“The militia ought therefore to be the more effectually prepared for public defence.”

Mason conceded that “an absolute prohibition of standing armies in times of peace might be unsafe.” So, desiring to point out and guard against their danger, he moved to preface the militia clause by adding the words “And that the liberties of the people may be better secured against the danger of standing armies in times of peace.”

This language wasn’t ultimately included in the Constitution, but it shows the thinking of the framers as they were drafting the Constitution, and underscores their widely-held worries about a standing army.

Even Alexander Hamilton acknowledged this point in Federalist #29, writing, “If standing armies are dangerous to liberty, an efficacious power over the militia, in the body to whose care the protection of the state is committed, ought, as far as possible, to take away the inducement and the pretext to such an unfriendly situation.”

“To render an army unnecessary, will be a more certain method of preventing its existence than a thousand prohibitions upon paper.”

During the Philadelphia Convention, James Madison also argued that a good militia would minimize or even prevent the need for standing armies.

“As the greatest danger to liberty is from large standing armies, it is best to prevent them by an effectual provision for a good militia.”

This drives home the point that the reason for having a well-armed populace isn’t just for shooting deer, or for personal defense, or even for defending against foreign enemies. The founding generation believed it was necessary to reduce the need for a standing army.

When Thomas Jefferson first read a copy of the proposed Constitution, he urged James Madison to provide for “the substitution of militia for a standing army.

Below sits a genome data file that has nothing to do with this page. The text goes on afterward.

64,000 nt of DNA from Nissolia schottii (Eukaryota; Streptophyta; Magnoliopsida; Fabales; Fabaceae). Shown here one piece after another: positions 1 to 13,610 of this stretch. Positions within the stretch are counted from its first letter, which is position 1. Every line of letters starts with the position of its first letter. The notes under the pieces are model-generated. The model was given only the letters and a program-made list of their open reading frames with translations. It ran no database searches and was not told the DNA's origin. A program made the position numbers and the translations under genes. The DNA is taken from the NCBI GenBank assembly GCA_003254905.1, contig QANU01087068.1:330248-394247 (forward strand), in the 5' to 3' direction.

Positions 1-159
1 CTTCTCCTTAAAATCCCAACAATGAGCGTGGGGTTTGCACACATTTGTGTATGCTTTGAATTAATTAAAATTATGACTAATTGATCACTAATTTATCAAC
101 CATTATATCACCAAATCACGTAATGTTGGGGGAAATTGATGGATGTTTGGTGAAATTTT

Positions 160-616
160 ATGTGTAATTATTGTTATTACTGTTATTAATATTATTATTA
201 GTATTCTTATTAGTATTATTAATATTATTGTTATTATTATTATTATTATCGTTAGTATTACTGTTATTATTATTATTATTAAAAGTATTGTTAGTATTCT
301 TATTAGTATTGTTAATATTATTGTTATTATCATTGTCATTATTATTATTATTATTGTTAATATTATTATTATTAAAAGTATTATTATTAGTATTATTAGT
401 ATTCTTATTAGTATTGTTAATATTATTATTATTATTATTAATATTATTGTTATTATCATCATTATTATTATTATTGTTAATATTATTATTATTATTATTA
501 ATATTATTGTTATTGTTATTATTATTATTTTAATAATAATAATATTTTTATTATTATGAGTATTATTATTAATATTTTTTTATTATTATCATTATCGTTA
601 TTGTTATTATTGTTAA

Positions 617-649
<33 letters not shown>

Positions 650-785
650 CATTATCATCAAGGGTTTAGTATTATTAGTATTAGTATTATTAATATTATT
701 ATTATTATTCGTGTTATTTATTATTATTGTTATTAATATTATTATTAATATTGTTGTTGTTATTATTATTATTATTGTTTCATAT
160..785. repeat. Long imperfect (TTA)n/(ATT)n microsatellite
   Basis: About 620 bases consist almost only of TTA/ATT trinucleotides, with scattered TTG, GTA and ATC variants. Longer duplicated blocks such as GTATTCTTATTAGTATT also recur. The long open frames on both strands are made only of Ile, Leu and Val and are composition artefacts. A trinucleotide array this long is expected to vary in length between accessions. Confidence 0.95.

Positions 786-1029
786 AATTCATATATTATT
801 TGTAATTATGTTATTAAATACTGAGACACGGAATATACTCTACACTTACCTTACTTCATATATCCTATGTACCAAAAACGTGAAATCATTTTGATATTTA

During the Virginia ratifying convention, the question came up as to why the general government was given the power to call forth the militia. Madison emphasized that “if insurrections should arise, or invasions should take place, the people ought to unquestioningly be employed, to suppress and repel them, rather than a standing army.

This reiterated the point he made during the Philadelphia Convention.

“The best way to do these things is to put the militia on a good and sure footing, and enable the government to make use of their services when necessary.”

He went on to argue that “the most effectual way to guard against a standing army is to render it unnecessary.

How do you do that?

“Give the general government full power to call forth the militia, and exert the whole natural strength of the Union, when necessary.”

Tench Coxe also argued for a strong militia in order to mitigate the need for a standing army. He said, “The militia, who are in fact the effective part of the people at large, will render many troops quite unnecessary.”

During the Virginia Ratifying Convention, James Monroe gave perhaps the best summary of the importance of the well-armed militia.

“All countries are more or less exposed to danger, either from insurrection or invasion and the greater the authority of Congress over this respectable body of men, in whose hands every thing would be safe, the less necessity there would be, to have recourse to the bane of all societies, the destroyer of the rights of men, a standing army.”

Michael Boldin